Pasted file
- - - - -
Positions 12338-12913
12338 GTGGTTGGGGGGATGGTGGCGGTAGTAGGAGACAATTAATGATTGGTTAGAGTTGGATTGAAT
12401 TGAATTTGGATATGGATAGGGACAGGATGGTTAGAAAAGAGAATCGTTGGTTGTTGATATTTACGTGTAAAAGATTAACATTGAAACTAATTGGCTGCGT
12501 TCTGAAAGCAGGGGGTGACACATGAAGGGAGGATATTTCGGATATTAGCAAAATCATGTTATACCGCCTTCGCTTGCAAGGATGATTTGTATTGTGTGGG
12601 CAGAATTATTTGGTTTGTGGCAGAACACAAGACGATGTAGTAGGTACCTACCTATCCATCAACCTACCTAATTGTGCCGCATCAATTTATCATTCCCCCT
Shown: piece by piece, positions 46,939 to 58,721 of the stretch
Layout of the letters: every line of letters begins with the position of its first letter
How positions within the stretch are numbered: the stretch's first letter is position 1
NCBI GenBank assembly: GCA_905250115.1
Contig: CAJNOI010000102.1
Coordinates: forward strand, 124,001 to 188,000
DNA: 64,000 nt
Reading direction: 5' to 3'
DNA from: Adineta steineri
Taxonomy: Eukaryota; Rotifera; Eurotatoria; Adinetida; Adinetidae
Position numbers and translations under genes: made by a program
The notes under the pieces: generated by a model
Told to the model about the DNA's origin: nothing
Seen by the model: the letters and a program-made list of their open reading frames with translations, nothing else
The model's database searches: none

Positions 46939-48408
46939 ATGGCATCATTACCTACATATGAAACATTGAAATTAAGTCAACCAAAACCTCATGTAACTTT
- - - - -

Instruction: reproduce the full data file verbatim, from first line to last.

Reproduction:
Positions 12338-12913
12338 GTGGTTGGGGGGATGGTGGCGGTAGTAGGAGACAATTAATGATTGGTTAGAGTTGGATTGAAT
12401 TGAATTTGGATATGGATAGGGACAGGATGGTTAGAAAAGAGAATCGTTGGTTGTTGATATTTACGTGTAAAAGATTAACATTGAAACTAATTGGCTGCGT
12501 TCTGAAAGCAGGGGGTGACACATGAAGGGAGGATATTTCGGATATTAGCAAAATCATGTTATACCGCCTTCGCTTGCAAGGATGATTTGTATTGTGTGGG
12601 CAGAATTATTTGGTTTGTGGCAGAACACAAGACGATGTAGTAGGTACCTACCTATCCATCAACCTACCTAATTGTGCCGCATCAATTTATCATTCCCCCT
Shown: piece by piece, positions 46,939 to 58,721 of the stretch
Layout of the letters: every line of letters begins with the position of its first letter
How positions within the stretch are numbered: the stretch's first letter is position 1
NCBI GenBank assembly: GCA_905250115.1
Contig: CAJNOI010000102.1
Coordinates: forward strand, 124,001 to 188,000
DNA: 64,000 nt
Reading direction: 5' to 3'
DNA from: Adineta steineri
Taxonomy: Eukaryota; Rotifera; Eurotatoria; Adinetida; Adinetidae
Position numbers and translations under genes: made by a program
The notes under the pieces: generated by a model
Told to the model about the DNA's origin: nothing
Seen by the model: the letters and a program-made list of their open reading frames with translations, nothing else
The model's database searches: none

Positions 46939-48408
46939 ATGGCATCATTACCTACATATGAAACATTGAAATTAAGTCAACCAAAACCTCATGTAACTTT